In a new study, investigators examine whether a low FODMAP diet could be beneficial for patients suffering from quiescent IBD.
A diet low in fermentable oligosaccharides, disaccharides, monosaccharides, and polyols (FODMAPs) food could help lower guy symptoms for patients suffering from quiescent inflammatory bowel disease (IBD).
A team, led by Selina R. Cox, PhD, Department of Nutritional Sciences, King’s College London, conducted a randomized, controlled trial investigating the impact of a low FODMAP diet on persistent gut symptoms, the intestinal microbiome, and circulating markers of inflammation in patients with quiescent IBD or ulcerative colitis and persistent gut symptoms.
“We conclude that a 4-week diet low in FODMAPs is safe and effective for managing persistent gut symptoms in patients with quiescent IBD,” the authors wrote.
The 52-patient study was conducted at a pair of large gastroenterology clinics in the UK. Each patient was randomly assigned to either a group that followed a diet low in FODMAPs (n=27) or a controlled diet (n+25), with dietary advice, for 4 weeks.
The investigators measured gut symptoms and analyzed health-related quality of life features using validated questionnaires. They also collected stool and blood samples at baseline, as well as at the end of the trial and assessed fecal microbiome composition and function using shotgun metagenomics sequencing and phenotypes of T cells in blood using flow cytometry.
A higher proportion of patients reported adequate relief of gut symptoms following a low FODMAP diet (52%) than the control group (16%, P =.007).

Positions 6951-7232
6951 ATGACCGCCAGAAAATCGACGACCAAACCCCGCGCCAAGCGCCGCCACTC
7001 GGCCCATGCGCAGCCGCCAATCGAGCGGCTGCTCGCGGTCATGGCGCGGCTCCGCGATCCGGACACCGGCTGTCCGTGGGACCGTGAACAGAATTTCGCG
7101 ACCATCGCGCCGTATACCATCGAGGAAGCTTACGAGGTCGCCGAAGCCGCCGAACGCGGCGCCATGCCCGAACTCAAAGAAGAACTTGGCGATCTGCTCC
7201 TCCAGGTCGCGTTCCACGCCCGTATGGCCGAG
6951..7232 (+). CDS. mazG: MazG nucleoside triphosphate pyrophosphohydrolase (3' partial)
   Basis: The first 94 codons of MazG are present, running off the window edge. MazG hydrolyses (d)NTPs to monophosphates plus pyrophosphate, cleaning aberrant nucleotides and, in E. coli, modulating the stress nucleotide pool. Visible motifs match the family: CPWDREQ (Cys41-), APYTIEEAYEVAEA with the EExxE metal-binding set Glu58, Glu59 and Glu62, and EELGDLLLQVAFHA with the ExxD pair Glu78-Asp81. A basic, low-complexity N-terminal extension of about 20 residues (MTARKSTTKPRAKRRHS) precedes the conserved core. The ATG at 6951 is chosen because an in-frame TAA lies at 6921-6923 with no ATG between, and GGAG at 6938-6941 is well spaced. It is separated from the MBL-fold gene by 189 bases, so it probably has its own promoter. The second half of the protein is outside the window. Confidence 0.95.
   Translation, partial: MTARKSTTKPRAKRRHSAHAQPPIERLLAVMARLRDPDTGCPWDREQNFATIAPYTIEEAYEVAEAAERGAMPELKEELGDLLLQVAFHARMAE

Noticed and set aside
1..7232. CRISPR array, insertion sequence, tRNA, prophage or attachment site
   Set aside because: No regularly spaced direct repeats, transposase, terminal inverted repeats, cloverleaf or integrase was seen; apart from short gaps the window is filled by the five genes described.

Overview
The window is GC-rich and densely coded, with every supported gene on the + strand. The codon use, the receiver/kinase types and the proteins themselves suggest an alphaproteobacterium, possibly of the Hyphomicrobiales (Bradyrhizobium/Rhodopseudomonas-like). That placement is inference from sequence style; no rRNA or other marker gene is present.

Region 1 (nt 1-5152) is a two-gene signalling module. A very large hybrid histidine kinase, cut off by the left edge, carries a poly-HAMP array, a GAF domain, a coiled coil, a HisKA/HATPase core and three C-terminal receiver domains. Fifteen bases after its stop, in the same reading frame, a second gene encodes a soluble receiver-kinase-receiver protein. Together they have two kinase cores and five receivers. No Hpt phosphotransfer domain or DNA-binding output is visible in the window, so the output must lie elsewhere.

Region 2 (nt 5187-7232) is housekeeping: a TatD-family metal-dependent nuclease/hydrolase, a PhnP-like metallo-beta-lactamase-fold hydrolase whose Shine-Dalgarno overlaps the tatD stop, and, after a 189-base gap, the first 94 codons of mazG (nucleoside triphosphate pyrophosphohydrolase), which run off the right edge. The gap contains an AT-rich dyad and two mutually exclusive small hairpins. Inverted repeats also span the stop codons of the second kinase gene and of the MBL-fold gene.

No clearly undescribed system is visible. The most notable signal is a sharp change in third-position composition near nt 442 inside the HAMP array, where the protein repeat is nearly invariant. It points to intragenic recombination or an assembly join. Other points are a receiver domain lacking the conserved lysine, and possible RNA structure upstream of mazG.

Patients had a greater reduction in irritable bowel syndrome severity scores following the low FODMAP diet (mean reduction of 67, standard error, 78) than the control diet (mean reduction of 34; standard error, 50), but the difference was not statistically significant (P =.075).
Patients also had higher quality of life scores (81.9 ± 1.2) following a low FODMAP diet than patients on the control diet (78.3 ± 1.2, P = .042).
The targeted analysis revealed in stool samples collected at the conclusion of the study that patients on the low FODMAP diet had significantly lower abundance of Bifidobacterium adolescentis, Bifidobacterium longum, and Faecalibacterium prausnitzii than patients on control diet.
On the other hand, microbiome diversity and markers of inflammation did not differ significantly between groups.
“In a trial of the low FODMAP diet vs a control diet in patients with quiescent IBD, we found no significant difference after 4 weeks in change in irritable bowel syndrome severity scores, but significant improvements in specific symptom scores and numbers reporting adequate symptom relief,” the authors wrote. “The low FODMAP diet reduced fecal abundance of microbes believed to regulate the immune response, compared with the control diet, but had no significant effect on markers of inflammation.”
Approximately 35% of patients with IBD experience gut symptoms despite having quiescent disease with minimal objective evidence of gastrointestinal inflammation.
The etiology of the gut symptoms in quiescent IBD is not well-known, but many investigators believe they relate to coexistent irritable bowel syndrome.
The study, “Effects of Low FODMAP Diet on Symptoms, Fecal Microbiome, and Markers of Inflammation in Patients With Quiescent Inflammatory Bowel Disease in a Randomized Trial,” was published online in Gastroenterology.